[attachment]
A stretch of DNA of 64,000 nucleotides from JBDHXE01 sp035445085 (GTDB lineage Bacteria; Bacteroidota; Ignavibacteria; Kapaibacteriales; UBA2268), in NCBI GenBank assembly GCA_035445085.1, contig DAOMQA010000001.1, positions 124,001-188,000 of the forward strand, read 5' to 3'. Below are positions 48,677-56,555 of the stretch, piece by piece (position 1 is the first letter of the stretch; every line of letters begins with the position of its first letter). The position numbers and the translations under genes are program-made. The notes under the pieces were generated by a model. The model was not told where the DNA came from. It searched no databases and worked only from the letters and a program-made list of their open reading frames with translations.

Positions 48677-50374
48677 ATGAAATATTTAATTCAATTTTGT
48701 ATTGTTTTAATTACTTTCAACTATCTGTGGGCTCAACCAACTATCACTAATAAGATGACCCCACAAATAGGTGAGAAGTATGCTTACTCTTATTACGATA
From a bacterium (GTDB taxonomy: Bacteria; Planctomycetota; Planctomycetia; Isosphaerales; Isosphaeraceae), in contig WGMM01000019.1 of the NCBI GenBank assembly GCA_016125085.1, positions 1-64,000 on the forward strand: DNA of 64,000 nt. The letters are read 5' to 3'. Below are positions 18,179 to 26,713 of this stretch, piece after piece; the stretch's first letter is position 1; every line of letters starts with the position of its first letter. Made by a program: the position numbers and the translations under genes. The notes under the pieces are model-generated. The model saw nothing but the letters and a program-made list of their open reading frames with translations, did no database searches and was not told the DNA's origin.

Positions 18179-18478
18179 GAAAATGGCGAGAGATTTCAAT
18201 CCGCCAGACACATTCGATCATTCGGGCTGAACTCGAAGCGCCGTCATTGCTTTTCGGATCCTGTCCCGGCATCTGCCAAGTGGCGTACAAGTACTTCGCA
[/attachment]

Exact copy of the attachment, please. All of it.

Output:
A stretch of DNA of 64,000 nucleotides from JBDHXE01 sp035445085 (GTDB lineage Bacteria; Bacteroidota; Ignavibacteria; Kapaibacteriales; UBA2268), in NCBI GenBank assembly GCA_035445085.1, contig DAOMQA010000001.1, positions 124,001-188,000 of the forward strand, read 5' to 3'. Below are positions 48,677-56,555 of the stretch, piece by piece (position 1 is the first letter of the stretch; every line of letters begins with the position of its first letter). The position numbers and the translations under genes are program-made. The notes under the pieces were generated by a model. The model was not told where the DNA came from. It searched no databases and worked only from the letters and a program-made list of their open reading frames with translations.

Positions 48677-50374
48677 ATGAAATATTTAATTCAATTTTGT
48701 ATTGTTTTAATTACTTTCAACTATCTGTGGGCTCAACCAACTATCACTAATAAGATGACCCCACAAATAGGTGAGAAGTATGCTTACTCTTATTACGATA
From a bacterium (GTDB taxonomy: Bacteria; Planctomycetota; Planctomycetia; Isosphaerales; Isosphaeraceae), in contig WGMM01000019.1 of the NCBI GenBank assembly GCA_016125085.1, positions 1-64,000 on the forward strand: DNA of 64,000 nt. The letters are read 5' to 3'. Below are positions 18,179 to 26,713 of this stretch, piece after piece; the stretch's first letter is position 1; every line of letters starts with the position of its first letter. Made by a program: the position numbers and the translations under genes. The notes under the pieces are model-generated. The model saw nothing but the letters and a program-made list of their open reading frames with translations, did no database searches and was not told the DNA's origin.

Positions 18179-18478
18179 GAAAATGGCGAGAGATTTCAAT
18201 CCGCCAGACACATTCGATCATTCGGGCTGAACTCGAAGCGCCGTCATTGCTTTTCGGATCCTGTCCCGGCATCTGCCAAGTGGCGTACAAGTACTTCGCA